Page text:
Re: [xmca] Tool and Sign in the Development of the Child

From: David Kellogg <vaughndogblack who-is-at>
Date: Tue May 27 2008 - 20:54:41 PDT

LSV is good at chiaroscuro; that is, he's good at subtle but very telling contrast. Throughout "Tool and Sign" there is a strong contrast between tool and sign, but also between genetic unity and functional diversity.
  Genetically, the "higher mental functions" are united by their reliance on the word. LSV is quite forthright: "the act is usually overvalued to the detriment of the word". He even says that placing a different stress on "IN THE BEGINNING was the act" (the line from Faust) is not enough; we need to say that the continuation of development is absolutely nothing like the beginning, because practical intelligence itself has to be completely reconstructed in the image of its maker, verbal, volitional intelligence. (p. 65 in Vol. 6)
  This reliance on the word is what utterly divides them from phenotypically similar counterparts in animals. (On p. 36 he speaks cryptically of the "three natural primary connections", which I assume, but I have no way of really knowing, are biological perception, involuntary attention, and eidetic memory). I think it's not just Andy who has a hard time with this: this is at the bottom of Sasha Surmava's rejection of Vygotsky's semiotic orientation, and his insistence that the word and the act cannot have two different genetic roots but must on SOME level be versions of the same thing, physical activity. And of course this is quite right, but only relevant on a rather philosophical level.
  LSV never uses the term "exaptation", but I think it describes perfectly what he's getting at. The human speech apparatus evolved for various physiologically distinct functions: breathing, eating, and making noises for signalization purposes. But the EXTREME overdevelopment of the signalization function in early man takes over organs that originally served other functions and creates a new kind of "organ", something like Chomsky's "mental organ" except that it has definite physical components made of meat. LSV quite correctly calls it a functional system rather than a "mental organ"; it is not really mental to begin with.
  Genetically, all these functional systems are linked; in the beginning of each was the meat-made act and then came the reconstructing, exapting word. But functionally they are quite distinct; the word LSV INSISTS on using is "specific" and "special". By this he means the higher mental functions are very specific with respect to each other; thinking is separable from memory as a higher level mental function (though of course as Mike points out the existence of higher level mental functions doesn't obliterate lower level ones and a lot of adult "thinking" does take place on the level of remembering).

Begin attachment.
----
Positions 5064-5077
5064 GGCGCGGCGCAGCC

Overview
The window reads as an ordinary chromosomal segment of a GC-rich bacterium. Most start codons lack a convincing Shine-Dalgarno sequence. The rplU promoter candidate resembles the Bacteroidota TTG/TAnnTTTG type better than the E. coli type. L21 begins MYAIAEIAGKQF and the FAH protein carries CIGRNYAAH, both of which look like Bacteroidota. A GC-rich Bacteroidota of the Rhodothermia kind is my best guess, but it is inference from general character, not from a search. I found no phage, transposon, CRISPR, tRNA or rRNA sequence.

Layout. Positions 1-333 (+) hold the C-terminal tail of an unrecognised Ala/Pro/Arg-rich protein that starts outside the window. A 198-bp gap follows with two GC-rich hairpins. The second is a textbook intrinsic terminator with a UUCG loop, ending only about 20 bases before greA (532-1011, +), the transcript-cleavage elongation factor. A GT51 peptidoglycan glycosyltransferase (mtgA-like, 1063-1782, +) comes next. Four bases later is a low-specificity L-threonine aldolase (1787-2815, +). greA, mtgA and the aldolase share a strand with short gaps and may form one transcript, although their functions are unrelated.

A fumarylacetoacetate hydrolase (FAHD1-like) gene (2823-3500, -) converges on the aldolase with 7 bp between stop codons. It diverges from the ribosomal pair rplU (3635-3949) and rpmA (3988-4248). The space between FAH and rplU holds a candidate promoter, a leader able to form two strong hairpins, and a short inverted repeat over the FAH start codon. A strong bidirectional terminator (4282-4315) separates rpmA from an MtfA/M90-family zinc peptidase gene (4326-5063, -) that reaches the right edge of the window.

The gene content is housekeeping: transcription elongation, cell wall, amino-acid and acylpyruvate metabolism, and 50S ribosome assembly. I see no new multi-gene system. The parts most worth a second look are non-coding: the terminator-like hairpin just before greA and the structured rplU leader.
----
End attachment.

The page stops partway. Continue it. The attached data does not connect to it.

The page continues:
The trend is always towards specialization, not towards generalization. And this in itself would explain why, although on p. 55 LSV assures us that teaching mediated remembering even to mentally retarded children has generalizeable effects, Mike and his colleagues had such a hard time finding had evidence of this in Liberia. Very specific mental functions are hard to test for, and easily masked by less specific ones (as when Mike's subjects kept looking at the experimenter's hands for gestural clues to a sorting task that other experiments showed they were perfectly capable of doing).
  "In describing the operations, we are confronted by a twofold process: on the one hand, the natural process undergoes profound reconstruction, being converted into a circuitous, mediated act, and on the other hand the sign operation itself is changed, ceasing to be external and being reorganized into most complex internal psychological systems."
  Foreign languages are a very pure example of specialization. In every multi-lingual person, the second language is more functionally specific and thus more easily hidden than the first. When I build a second story on my house, I don't add another kitchen/living/dining room but rather extra bedrooms for guests and maybe a study or another loo.
  In the same way, Korean children will (hopefully) never need the English we teach them, which is the English of everyday life, an English for talking to imaginary English speaking fathers and mothers. They need a much more specific and complexly differentiated tongue, one for talking to foreign teachers, colleagues, rivals, and even enemies rather than the one they use for licking their chops, sticking out their tongues at their siblings, and of course telling Mom and Dad about their hard day in English class.
  David Kellogg
  Seoul National University of Education

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Received on Tue May 27 20:56 PDT 2008

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